odd carb goo


my 85 BMW R80 was not firing on the left cylinder yesterday
good spark but I put in new plugs anyway
pulled the carb bowl: almost dry
no fuel flowing into the left carb
pulled the fuel lines, no problem there = lots of flow
removed the floats and needle valve
there where 6 "things" blocking the flow at the needle valve
I blasted them out and they looked liked grains of sand but I crushed them with my fingers; kind of gooey
nothing in the right carb
I replaced the fuel lines
runs great again
I've never seen that "goo" before


I'd wager to guess some gasket material, tank liner, or perhaps a small bit of hose dissolved in the gas, or maybe just the new ethanol horseshit. Or if someone used some gasket material on the carb gaskets and didn't wait for it to dry completely before assembly.


Gaskets are good
No sealant used
I've owned the bike since new
Filters are not blocked
I suspect the fuel lines deteriorated so I replaced them


Interesting. I suppose it could be the fuel lines, seems odd that it would only be one though. When you removed the fuel lines did they seem extra brittle, or squishy?


I was using urethane fuel lines and they appeared to be in good condition; still pliable and only a bit discolored
I had to cut them off as they had hardened a bit
they didn't look like they were coming apart
I blame it on Obama


an article in the latest issue of Classic Bike comments that ethanol will cause fuel lines to break down. now I really do blame it on Obama


Street Tracker
an article in the latest issue of Classic Bike comments that ethanol will cause fuel lines to break down. now I really do blame it on Obama

That could certainly be the cause of the goo.

Not that it matters, but simply so you are aware and can place the blame appropriately, the use of ethanol predates the Obama administration...it was actually under W when the switch from MTBE to ethanol-blended fuels occurred:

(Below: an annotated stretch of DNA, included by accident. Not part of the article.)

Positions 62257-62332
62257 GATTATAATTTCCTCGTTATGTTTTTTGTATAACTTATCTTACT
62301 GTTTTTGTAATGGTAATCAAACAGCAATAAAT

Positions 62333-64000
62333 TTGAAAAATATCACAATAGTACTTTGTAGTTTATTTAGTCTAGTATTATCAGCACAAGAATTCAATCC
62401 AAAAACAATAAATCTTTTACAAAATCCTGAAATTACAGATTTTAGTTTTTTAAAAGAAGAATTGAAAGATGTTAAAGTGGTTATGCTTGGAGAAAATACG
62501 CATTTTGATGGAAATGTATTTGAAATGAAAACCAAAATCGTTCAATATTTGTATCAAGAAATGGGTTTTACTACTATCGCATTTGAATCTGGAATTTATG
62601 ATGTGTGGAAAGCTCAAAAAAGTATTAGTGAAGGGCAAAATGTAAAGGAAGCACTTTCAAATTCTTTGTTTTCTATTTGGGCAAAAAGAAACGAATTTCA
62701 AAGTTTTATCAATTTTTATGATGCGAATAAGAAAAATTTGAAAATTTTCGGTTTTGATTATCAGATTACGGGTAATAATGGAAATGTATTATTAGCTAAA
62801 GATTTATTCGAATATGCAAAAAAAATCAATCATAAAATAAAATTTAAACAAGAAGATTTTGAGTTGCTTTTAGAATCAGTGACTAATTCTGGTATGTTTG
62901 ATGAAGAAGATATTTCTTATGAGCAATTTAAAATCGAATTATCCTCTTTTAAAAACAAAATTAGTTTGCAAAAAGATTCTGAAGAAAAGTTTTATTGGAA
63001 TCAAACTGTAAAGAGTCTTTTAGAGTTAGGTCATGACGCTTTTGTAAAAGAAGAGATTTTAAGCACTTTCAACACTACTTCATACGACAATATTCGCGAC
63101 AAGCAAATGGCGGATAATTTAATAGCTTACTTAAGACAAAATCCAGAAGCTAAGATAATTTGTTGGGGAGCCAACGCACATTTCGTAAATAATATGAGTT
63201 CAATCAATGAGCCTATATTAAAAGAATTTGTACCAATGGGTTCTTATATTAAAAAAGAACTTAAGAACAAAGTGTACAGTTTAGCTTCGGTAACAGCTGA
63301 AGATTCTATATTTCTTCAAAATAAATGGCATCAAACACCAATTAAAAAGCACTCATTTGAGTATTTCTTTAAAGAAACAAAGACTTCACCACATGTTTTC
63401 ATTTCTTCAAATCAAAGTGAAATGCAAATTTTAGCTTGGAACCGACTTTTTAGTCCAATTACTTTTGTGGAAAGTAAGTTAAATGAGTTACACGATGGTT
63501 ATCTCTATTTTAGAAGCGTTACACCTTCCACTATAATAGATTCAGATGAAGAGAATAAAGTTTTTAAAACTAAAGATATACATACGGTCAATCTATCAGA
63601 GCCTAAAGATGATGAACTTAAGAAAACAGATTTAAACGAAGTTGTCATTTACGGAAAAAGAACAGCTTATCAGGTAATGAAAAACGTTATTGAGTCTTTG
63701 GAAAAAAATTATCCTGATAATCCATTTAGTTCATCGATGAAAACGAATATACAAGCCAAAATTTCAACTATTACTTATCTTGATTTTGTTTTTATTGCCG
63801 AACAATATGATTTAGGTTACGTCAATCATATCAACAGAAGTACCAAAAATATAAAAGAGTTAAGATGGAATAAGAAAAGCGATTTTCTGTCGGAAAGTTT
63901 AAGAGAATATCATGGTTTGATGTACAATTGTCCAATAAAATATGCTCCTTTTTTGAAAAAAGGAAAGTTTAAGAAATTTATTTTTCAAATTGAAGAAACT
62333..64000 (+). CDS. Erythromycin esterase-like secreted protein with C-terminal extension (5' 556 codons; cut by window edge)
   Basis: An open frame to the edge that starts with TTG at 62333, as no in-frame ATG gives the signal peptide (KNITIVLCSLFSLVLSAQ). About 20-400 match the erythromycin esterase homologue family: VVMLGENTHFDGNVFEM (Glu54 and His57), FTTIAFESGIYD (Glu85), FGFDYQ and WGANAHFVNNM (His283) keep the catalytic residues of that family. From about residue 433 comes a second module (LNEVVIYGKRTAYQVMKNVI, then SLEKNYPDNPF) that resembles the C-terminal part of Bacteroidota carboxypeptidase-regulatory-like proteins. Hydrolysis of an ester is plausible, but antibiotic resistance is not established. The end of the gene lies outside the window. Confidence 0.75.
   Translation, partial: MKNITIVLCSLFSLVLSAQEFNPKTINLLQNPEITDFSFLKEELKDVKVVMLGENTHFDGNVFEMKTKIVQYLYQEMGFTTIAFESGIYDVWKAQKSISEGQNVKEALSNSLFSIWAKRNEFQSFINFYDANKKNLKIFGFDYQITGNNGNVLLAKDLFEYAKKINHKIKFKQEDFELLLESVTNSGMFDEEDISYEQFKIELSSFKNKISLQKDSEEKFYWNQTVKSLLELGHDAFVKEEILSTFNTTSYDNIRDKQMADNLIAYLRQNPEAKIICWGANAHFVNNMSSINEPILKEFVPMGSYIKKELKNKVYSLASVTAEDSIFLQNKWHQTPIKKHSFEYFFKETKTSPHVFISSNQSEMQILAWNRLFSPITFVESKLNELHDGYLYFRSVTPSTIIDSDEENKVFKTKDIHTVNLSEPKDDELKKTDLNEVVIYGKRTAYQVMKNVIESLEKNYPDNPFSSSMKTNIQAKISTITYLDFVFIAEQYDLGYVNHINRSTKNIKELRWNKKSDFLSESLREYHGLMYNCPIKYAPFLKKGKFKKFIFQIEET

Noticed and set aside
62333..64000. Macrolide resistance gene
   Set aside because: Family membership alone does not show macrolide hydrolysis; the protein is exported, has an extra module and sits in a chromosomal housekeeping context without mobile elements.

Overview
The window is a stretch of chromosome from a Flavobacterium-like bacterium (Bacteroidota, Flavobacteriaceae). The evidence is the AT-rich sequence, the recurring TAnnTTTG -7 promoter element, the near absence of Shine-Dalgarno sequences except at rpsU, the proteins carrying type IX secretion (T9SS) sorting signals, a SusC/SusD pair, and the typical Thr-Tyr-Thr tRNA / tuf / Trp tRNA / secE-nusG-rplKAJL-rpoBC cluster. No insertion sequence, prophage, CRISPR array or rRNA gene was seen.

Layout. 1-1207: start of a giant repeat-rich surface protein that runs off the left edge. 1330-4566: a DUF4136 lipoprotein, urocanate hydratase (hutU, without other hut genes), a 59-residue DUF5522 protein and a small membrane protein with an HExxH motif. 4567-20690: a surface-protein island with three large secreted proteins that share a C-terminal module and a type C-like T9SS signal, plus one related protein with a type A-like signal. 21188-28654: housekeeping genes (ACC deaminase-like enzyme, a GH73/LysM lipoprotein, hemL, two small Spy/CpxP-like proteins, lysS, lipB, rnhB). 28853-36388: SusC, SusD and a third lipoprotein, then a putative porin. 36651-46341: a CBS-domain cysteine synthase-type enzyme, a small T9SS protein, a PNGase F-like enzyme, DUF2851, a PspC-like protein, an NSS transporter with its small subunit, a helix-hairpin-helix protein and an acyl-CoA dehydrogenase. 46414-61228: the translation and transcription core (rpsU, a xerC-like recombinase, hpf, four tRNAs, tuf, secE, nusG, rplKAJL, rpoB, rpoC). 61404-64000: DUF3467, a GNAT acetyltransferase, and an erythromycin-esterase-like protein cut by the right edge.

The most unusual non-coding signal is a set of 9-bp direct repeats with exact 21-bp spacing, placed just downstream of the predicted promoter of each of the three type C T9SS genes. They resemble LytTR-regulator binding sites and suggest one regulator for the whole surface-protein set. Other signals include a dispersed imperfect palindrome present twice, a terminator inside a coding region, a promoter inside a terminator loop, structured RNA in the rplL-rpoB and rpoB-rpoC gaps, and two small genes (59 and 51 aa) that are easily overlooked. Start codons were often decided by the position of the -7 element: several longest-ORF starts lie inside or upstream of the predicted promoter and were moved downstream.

Part of what I do professionally is provide environmental forensic support to clients and we've used the presence - or absence - of MTBE as a line of evidence in supporting insurance claims. In all honestly, you need to blame the toxicity of tetramethyl lead and the recalcitrant nature of MTBE for the switch to ethanol-blend fuels. Ethanol certainly wasn't the first choice as an octane booster/oxidant for fuels blenders....




Friendly reminder from the guy payin' the bills... keep the political shit outta here.


Cafe Racer
The problem with ethanol is WHEN there is water evident, and water always finds a way, you get phase separation.

Phase separation: http://www.lcbamarketing.com/phase_separation_in_ethanol_blen.htm

If you can ensure there is no presence of water, ever, none, zilch...from the refinery to the terminals to the carriers and then to the gas store...then you will have zero problems with ethanol. All we need now is a fool proof way of blocking water to ever finding gasoline and if you find that means, then don't share it with anyone and market it...you will make the Koch brothers look like hungry begging peasants.


So I replaced the fuel lines on my BMW and Triumph T140 with ethanol resistant polyurethane lines last year.
I was out on the Bonneville and was about 20 miles from home when I smelled gas.
The fuel line between the carbs was leaking. It fell apart when I poked it. Polyurethane is not ethanol resistant.
I took one of the fuel lines off to make a new balance tube and the line was hard and stiff. I did manage to affect a repair and have replaced all the lines with black nitrile tube ie auto fuel line.
I hope that fixes the problem



Found this reference which lists chemicals & solvents and what rubber O-ring materials
resist respective chemicals. McMaster-Carr used to have a shorter chart for
the various chemical resistant gloves they carry but I couldn't find it.

Link to page 3, according to this EPDM or neoprene has better
resistance to ethanol than nitrile:

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